Or: Lessons Learned With Consequence
The first philosopher who influences my current thinking is Socrates. Those before him are interesting to me only in an academic way: Empedocles, Democritus, Pythagoras and Epicurus amongst the rest. Socrates, for many, is the purest philosopher, a martyr for Truth. The shadow-figure of Socratic practice would be Diogenes, who took Socrates' distaste for the shallows of society to a logical conclusion, forswearing home, family, and decency.
Cribbed: An avoidance of cocktail banter, except serving as a means to get to richer stuff; The notion that honesty will be vindicated; Convinced me that applying my cooking talents may not be the best use of my life (from either Gorgias or Parmenides, I can't recall).
Plato was a bit of a rotter. I don't think I'd like his society from the Republic and Laws. Nor do I think it would actually work. Come to think, most of Plato's ideas don't jive with my own. His ideas-forms dichotomy is bunk. I like his gymnasium school, though, educating both the mind and body.
Cribbed: The importance of educating the whole person; Why it's important to avoid false dichotomies.
Of the Greeks the last to be influential for me is Aristotle. Plotinus and the rest don't do it for me. To some small extent I think Zeno the Stoic is sort of useful, but I can't claim to be a stoic. Aristotle, on the other hand, was the best for his passion in studying everything. Yet his desire for theory to overwrite fact was rather disastrous. His logic was a great foundation, even if it took a couple millenia to be built upon.
Cribbed: A partial fluency in Aristotelian logic; An ethics of potential and achievement; Regard for scientific fact and observation being more powerful than theory.
The Romans didn't produce much of note. Likewise the Middle Ages were relatively useless for me. From Boethius to Maimonides to Aquinas I've found little of relevance. The next philosophers for me would be Descartes and his rationalist buddy Leibniz. Descartes' 'Cogito' is rewarding for young philosophers looking for stability. As Russell points out Leibniz was a powerful thinker, who, unfortunately, applied his talent poorly in his writings, seeking expedient fame over philosophical greatness.
Cribbed: Increased appreciation of how theory can get you nowhere fast; Increased wariness of dichotomies, esp. of the mind and senses.
Having read Locke only politically, so too do I categorize Hobbes and Rousseau. Having skipped Berkley, I pass on to the arch-Empiricist, Hume. His ethics are dull. Humean existence, too, is a bit iffy. Since we can't trust inductive reasoning we end up not knowing "what will happen if...". Like the Rationalists causality is very peculiar. All the same his Dialogues are the finest I've read in English.
Cribbed: Many arguments for atheism; A healthy skepticism of the differences between deductive and inductive reasoning; A greater acceptance of Carl Sagan as my lord and saviour.
Kant's ideas initially made me bristle. Now that I'm a duller person I'm beginning to come around to his thoughts. The mind tries to reach beyond itself, and in failing to do so creates a dichotomy. Still, his noumenal and phenomenal transcendental answer to the Rationalist-Empiricist debate had me upset for a long time.
Cribbed: Further need for an ethics that applies to context; A few more good arguments for atheism; Elucidations about the nature of what philosophical inquiry can get you: a look behind the noumenal veil.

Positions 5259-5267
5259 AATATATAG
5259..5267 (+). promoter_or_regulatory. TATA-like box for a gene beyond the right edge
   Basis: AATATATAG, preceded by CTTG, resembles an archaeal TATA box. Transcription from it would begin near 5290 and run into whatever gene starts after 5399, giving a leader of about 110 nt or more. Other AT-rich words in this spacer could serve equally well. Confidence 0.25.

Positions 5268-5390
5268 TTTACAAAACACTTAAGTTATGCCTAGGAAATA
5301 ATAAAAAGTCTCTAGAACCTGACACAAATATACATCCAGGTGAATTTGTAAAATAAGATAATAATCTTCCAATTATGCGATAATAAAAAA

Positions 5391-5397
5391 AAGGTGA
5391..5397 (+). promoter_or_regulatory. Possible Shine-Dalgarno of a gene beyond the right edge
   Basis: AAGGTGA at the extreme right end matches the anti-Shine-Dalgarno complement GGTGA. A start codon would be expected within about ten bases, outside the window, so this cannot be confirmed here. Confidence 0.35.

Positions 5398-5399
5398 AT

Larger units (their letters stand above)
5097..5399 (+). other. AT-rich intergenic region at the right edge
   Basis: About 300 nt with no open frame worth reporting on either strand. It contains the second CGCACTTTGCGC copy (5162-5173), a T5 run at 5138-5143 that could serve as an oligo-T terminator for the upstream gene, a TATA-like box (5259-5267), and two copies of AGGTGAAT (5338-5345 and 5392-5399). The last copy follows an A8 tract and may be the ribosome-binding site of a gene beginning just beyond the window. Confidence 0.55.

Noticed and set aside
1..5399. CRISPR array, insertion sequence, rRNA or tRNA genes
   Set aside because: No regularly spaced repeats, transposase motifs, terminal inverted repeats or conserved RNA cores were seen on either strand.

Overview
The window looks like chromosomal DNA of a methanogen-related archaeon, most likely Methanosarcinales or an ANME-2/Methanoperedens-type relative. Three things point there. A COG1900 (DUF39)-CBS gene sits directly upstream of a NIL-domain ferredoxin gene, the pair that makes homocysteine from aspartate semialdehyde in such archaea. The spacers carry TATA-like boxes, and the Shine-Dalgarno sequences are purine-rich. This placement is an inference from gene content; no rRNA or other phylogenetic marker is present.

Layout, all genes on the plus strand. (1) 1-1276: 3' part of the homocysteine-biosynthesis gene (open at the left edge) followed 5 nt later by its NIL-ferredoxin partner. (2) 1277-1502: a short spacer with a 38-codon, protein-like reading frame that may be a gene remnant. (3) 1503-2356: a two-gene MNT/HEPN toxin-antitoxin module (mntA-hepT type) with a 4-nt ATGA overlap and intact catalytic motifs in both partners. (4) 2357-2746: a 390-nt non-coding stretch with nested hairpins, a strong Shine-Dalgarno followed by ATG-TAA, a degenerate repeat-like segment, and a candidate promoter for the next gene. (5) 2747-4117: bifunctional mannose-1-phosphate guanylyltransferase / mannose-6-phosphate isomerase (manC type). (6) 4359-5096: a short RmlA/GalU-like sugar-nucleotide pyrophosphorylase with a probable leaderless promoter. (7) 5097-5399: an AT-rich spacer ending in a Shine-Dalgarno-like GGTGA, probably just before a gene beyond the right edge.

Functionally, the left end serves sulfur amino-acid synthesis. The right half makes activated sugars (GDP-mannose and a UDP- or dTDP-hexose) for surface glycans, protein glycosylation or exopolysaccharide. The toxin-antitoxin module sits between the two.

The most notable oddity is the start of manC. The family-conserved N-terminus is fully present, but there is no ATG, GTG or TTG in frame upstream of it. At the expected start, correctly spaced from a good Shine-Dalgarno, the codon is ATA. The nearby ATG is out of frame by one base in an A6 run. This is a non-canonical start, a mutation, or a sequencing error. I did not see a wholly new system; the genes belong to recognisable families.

After Kant you have Hegel and Marx. These two clowns ruined everything. Hegel's view of history is atrocious. Marx's is not so horrible an image, but equally flawed in reasoning. Lots of structure with little support.
Cribbed: A serious distaste for Marxists and Hegelians.
Countering Hegel and Marx you have Kierkegaard. The poor sad sack was not popular, and verged, I think, on misanthropy. His views of personal religion I don't care much for, but his ideas on society and our role in it are fine. Along with Soren I'll lump in Nietzsche, whose ideas have been profoundly bastardized. These 19th century thinkers were the first to emphasize personal discovery of the truth in a fashion resembling Socrates. It was the beginning of a back to basic questions about existence movement.
Cribbed: Derision for people who misquote and use 'subjectivity' as a cover-up for sloppy arguments; A healthy dose of paranoia regarding the intentions of those around me; Increased moral relativity.
The American Transcendentalists I find to be philosophically not worthwhile. Likewise the Utilitarians had a good idea, but poor support. William James I consider fundamentally to be a psychologist rather than philosopher. Instead I turn to the 20th century existentialists Heidegger, Sartre, and Tillich. Heidegger finally resolved the Rationalist-Empiricist debate without recourse to transcendentalism or elaborate messes of needless structure. Sartre's 'upwelling's are wretched stuff, but his emphasis on projects is dead-on. Tillich's definitions of faith and belief dissolve much of the religious debate nonsense.
Cribbed: Peace of mind regarding the nature of my existence; Calm in the face of death; An understanding of Purpose that goes well with Aristotelian ethics; The weight of total responsibility for one's life and actions.
Out of the Analytical mush of such projects like the Principia there came one good voice: Ludwig Wittgenstein. Eccentric, to say the least, his early logical face lift is not as interesting, to me, as his later post-teaching work on language. Many of the earlier problems of philosophy, he argues, were not, as presupposed, epistemological, but instead were linguistic.
Cribbed: New insights into meaning placed in words and the lack of coherence in many philosophical arguments; Philosophical vindication for the depth I'd read into Alice in Wonderland.